The Pakistan Navy also coordinated with the supply of foreign weapons into Afghanistan, while some of its high-ranking admirals were responsible for storing the weapons in the Naval Logistics Depot. The Pakistani naval commanders rendered their cooperation for the weapons supply programme to the Mujahideen out of complete revenge because of Pakistan Navy’s terrible loss and defeat at the hands of Soviet Navy in 1971.
In November 1982, General Zia traveled to the Soviet capital to attend the funeral of Leonid Brezhnev, then-General Secretary of the Communist Party of the Soviet Union.  Soviet President Andrei Gromyko and the new Secretary-General Yuri Andropov met with Zia where a brief meeting took place at the Kremlin.  The Soviet leader, the new Secretary General of the Communist Party of the USSR, Yuri Andropov was angry at Pakistan’s covert involvement in supporting the Afghan resistance against the Soviets and their satellite state Afghanistan. Soviet leaders expressed their indignation to the General.
Then General Zia took his hand and told Andropov, “Mr. Secretary General… Believe me, Pakistan wants nothing but good and healthy relations with the Soviet Union”.  According to Andrei Gromyko, Zia’s sincerity had caught everybody off guards and in that meeting everyone believed him but sadly found that his words did not match his actions. 
Ironically, Zia also dealt directly with Israel, working to build covert relations with the Zionist state allowing her to actively participate in the Soviet’s war in Afghanistan. Helped by ISI, the Mossad channeled Soviet reversed engineered weapons to Afghanistan.  In Charlie Wilson’s own words, Zia reported to have remarked to Israeli intelligence service: “Just don’t put any stars of David on the boxes”. 
DEMOCRATIC GOVERNMENTS (1989-1991)
Mothers of Soviet soldiers meeting at the Pakistani Embassy in Moscow appealing to the Bhutto government for rescuing Soviet soldiers from captivity. It was not until 1992 when the Sharif government released the details of soldiers.
Prime Minister Benazir Bhutto (daughter of Zulfikar Ali Bhutto) authorized further aggressive military operations in Afghanistan to topple the fragile communist regime and to end the Soviet influence.  One of her military authorizations was the military action in Jalalabad [Afghanistan] in retaliation of Soviet Union’s long standing, unconditional support to India, a proxy war in Pakistan, and Pakistan’s loss in 1971 war.  This operation was “a defining moment for her [Benazir’s] government” to prove the loyalty to Pakistan Armed Forces.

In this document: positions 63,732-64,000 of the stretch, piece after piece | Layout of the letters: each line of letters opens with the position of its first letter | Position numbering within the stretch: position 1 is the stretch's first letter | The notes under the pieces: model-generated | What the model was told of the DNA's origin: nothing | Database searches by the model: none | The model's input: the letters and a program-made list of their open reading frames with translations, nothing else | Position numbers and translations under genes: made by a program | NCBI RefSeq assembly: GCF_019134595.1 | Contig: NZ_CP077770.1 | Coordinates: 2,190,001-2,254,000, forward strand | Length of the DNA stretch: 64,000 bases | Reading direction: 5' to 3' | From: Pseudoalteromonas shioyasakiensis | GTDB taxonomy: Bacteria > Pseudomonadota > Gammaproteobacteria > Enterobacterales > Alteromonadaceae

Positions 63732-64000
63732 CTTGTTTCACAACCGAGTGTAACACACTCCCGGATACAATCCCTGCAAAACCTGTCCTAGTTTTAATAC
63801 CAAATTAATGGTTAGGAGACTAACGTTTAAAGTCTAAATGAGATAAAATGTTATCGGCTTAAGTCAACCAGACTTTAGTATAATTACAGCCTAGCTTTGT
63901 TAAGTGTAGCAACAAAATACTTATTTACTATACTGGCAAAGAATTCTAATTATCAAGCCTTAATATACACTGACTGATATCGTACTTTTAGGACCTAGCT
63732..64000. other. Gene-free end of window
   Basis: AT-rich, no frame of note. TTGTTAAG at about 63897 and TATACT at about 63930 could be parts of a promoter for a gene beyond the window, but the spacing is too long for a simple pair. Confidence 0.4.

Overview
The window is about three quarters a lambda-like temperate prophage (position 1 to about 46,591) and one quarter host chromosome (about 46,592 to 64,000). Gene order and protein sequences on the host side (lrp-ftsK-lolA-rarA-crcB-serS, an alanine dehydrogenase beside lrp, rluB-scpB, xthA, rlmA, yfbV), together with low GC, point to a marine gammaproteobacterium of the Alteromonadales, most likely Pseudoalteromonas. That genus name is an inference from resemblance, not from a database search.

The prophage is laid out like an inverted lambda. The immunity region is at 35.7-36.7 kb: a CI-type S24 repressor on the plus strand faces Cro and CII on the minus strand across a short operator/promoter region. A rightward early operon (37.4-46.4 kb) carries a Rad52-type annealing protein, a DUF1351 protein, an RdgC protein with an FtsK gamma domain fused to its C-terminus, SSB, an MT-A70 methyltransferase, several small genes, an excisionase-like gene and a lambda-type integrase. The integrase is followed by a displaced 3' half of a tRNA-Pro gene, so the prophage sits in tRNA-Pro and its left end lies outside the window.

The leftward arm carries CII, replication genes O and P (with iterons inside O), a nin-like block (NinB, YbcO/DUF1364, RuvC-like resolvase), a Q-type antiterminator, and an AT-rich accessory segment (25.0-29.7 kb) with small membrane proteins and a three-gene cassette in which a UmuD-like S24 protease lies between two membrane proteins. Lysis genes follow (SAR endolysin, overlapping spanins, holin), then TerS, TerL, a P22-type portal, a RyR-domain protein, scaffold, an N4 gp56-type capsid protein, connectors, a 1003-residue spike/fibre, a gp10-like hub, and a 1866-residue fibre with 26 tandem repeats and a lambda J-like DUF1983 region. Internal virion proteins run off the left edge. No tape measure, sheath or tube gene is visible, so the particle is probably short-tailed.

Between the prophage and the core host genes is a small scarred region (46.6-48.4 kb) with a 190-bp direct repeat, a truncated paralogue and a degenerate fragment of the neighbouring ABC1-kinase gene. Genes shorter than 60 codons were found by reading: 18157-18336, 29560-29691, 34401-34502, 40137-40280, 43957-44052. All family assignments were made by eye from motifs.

The operation was planned by then-Director General of the Inter-Services Intelligence (ISI) Lieutenant-General Hamid Gul, and the U.S. ambassador to Pakistan Robert Oakley.  Known as Battle of Jalalabad, it was intended to gain a conventional victory over Soviet Union after the latter had withdrawn its troops. But the operation failed miserably and the Afghan army supported by Soviet scuds won the battle resulting in ISI chief being sacked by the Prime Minister. 
At the end years of Cold War, Soviet Union announced to establish a 1000MW commercial nuclear power plant in Pakistan, but after witnessing its aging technology Prime Minister Benazir Bhutto, later followed by Prime Minister Nawaz Sharif, did neither authorize the purchase nor showed any interests in aging Soviet technology. 
In 1992, Prime minister Nawaz Sharif released the details of the companies of Soviet soldiers to the Russian government when Alexander Rutskoy visited the country, after meeting in a committee led by Deputy Foreign Minister of Pakistan, Shahryar Khan. 
FALL OF COMMUNISM AND 21ST CENTURY
Pakistan—Russian Federation relations
After withdrawal of the Soviet troops from Afghanistan, relations began to normalize between Russia and Pakistan. And the fall of communism within Russia itself, provided further fillip to the Russia-Pakistan relationship. In 1989, Soviet ambassador to Pakistan offered to install in Pakistan a commercial nuclear power plant. However, after U.S. intervention the plan was thrown into cold storage.